– Updated to add – People, there is fantastic stuff on grandparents down in the comments section.Â Please can I have some more to make it seem that my blog is exciting and interesting. Please.
Still sick as a dog. How can that be? I dragged myself into work yesterday partly because there was a meeting I had to attend and partly because the three kiddies were going to be at home. I was sustained by my colleagues who rushed to the supermarket to buy lemons and honey (imagine) and were deeply sympathetic. Of course their sympathy was only a drop in the ocean of self pity in which I was floating. I take my hat off to full time mothers with no escape like poor Minkleberry.
Have you all seen this unfortunate newscaster from a UK TV station?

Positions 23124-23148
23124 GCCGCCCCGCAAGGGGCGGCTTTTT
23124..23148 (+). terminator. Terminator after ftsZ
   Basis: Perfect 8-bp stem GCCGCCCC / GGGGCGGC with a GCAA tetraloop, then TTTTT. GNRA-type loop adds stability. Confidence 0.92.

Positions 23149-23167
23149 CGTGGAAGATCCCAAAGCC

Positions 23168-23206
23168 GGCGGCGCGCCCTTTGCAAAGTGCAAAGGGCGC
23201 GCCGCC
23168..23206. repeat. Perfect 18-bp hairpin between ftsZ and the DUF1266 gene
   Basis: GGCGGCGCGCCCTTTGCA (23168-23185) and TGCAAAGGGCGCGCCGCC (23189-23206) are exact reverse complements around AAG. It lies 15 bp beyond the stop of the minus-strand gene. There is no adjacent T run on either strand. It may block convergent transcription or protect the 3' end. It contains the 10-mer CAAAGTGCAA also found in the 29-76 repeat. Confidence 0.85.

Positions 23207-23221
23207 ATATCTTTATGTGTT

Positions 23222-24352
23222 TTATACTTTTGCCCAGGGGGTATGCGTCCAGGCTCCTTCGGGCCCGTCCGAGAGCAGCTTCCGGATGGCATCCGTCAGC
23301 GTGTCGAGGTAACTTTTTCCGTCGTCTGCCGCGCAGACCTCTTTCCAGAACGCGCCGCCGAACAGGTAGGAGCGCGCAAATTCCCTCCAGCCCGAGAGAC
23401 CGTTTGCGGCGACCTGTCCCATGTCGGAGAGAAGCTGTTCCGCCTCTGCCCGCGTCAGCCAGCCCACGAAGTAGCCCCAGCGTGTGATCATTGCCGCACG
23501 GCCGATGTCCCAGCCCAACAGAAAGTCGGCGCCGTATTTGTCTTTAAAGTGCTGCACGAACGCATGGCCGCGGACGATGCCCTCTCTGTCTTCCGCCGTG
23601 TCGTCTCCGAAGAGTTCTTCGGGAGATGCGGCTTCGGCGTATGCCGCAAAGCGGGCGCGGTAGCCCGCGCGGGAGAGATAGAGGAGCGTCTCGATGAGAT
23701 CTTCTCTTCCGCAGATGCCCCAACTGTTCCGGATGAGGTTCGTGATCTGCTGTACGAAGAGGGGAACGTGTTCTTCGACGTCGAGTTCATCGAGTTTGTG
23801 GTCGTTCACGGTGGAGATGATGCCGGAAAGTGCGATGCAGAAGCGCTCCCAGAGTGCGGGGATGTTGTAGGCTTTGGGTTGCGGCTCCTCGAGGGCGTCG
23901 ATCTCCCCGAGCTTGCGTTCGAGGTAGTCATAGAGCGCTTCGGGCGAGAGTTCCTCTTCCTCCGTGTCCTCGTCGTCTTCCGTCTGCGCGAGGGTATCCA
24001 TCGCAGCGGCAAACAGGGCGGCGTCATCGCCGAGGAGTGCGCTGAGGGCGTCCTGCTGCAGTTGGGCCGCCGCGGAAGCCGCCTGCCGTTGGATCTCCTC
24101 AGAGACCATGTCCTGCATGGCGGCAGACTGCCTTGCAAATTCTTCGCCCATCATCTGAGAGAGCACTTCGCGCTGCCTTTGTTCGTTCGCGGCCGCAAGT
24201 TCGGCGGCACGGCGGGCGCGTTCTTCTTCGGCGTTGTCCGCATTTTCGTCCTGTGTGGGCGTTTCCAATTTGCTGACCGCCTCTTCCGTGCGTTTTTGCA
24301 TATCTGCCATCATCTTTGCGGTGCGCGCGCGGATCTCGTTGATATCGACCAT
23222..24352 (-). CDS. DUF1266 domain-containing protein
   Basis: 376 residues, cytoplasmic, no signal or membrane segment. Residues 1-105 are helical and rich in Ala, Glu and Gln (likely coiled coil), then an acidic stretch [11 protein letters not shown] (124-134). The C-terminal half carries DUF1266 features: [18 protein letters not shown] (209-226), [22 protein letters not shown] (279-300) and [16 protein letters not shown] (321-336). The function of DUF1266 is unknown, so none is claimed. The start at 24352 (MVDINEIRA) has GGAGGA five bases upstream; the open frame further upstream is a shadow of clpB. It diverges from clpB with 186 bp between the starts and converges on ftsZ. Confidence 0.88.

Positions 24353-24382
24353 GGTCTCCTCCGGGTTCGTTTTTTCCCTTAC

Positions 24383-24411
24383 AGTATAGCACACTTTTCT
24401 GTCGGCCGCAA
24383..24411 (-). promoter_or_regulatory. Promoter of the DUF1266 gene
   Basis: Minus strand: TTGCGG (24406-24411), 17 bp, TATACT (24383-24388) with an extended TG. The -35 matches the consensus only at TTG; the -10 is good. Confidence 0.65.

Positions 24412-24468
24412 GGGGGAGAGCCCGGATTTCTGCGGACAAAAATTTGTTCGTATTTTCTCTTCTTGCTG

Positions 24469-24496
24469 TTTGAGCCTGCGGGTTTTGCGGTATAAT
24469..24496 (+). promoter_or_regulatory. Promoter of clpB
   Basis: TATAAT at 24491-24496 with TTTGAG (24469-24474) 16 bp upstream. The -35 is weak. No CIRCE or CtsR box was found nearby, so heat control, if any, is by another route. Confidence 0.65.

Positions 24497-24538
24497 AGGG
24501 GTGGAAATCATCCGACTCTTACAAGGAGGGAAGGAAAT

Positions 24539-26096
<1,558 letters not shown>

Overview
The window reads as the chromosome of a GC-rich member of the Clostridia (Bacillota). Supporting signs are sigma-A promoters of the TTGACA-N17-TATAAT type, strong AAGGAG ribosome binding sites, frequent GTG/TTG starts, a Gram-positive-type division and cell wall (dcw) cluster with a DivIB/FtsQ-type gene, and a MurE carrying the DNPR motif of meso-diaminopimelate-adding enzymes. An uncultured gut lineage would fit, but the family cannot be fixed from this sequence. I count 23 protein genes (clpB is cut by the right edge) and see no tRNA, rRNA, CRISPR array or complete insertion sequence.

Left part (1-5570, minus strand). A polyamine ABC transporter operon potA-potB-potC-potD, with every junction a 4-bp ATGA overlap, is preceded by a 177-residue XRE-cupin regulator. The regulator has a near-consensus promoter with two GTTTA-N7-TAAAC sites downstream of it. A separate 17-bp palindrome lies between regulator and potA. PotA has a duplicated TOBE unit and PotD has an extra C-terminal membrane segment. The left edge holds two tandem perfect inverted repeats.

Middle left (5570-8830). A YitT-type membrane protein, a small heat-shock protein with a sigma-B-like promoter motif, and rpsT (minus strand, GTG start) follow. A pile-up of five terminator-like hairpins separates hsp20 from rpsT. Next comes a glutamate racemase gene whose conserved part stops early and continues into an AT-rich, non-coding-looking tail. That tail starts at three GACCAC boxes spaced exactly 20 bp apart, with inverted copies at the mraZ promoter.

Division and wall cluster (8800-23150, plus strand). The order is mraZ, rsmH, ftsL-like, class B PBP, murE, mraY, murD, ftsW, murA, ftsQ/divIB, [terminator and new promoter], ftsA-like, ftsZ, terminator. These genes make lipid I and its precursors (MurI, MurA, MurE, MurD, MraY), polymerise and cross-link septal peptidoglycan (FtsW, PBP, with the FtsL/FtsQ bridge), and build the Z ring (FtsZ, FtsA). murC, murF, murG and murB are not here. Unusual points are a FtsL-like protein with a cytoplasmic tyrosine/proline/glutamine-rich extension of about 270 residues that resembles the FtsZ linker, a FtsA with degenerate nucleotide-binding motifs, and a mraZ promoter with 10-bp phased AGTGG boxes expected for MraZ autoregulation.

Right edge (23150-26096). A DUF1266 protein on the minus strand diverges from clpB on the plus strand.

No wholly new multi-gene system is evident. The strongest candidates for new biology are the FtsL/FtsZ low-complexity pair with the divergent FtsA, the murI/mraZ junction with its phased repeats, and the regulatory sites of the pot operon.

I saw a lovely post by another Anne on her grandparents. It made me realise, sadly, I don’t know enough about my grandparents’ relationships. My paternal grandfather died when he was 36 and my maternal grandfather died shortly after I was born. But what Anne says about life for her grandparents was true even for my mother growing up. I have broadband but for years they had no electricity and running water (I gather that this was something of a sore point between my grandparents – he was a bit of a property magnate in an early 20th century Irish small farmer kind of way and he owned a number of properties one of which they had happily lived in for a number of years and which boasted not only a location in town but the twin attractions of, you guessed it, electricity and running water, however, nothing would do him but to go out to the country and run a farm). My mother went to mass in a pony and cart. I know they had a car as well, but I think it must have been later. I know this because my mother told me that she backed it into the pillar of the gate to my grandfather’s lasting chagrin – he is departed but his ire over this incident lives on in my mother’s regretful recollection. They had a constant stream of maids and farm hands working in and around the house. My grandfather used to go to some small distant farm and bring back new maids. Country maids were always best, you couldn’t trust those city girls. It all sounds slightly feudal. Do you know about your grandparents’ youth? Share.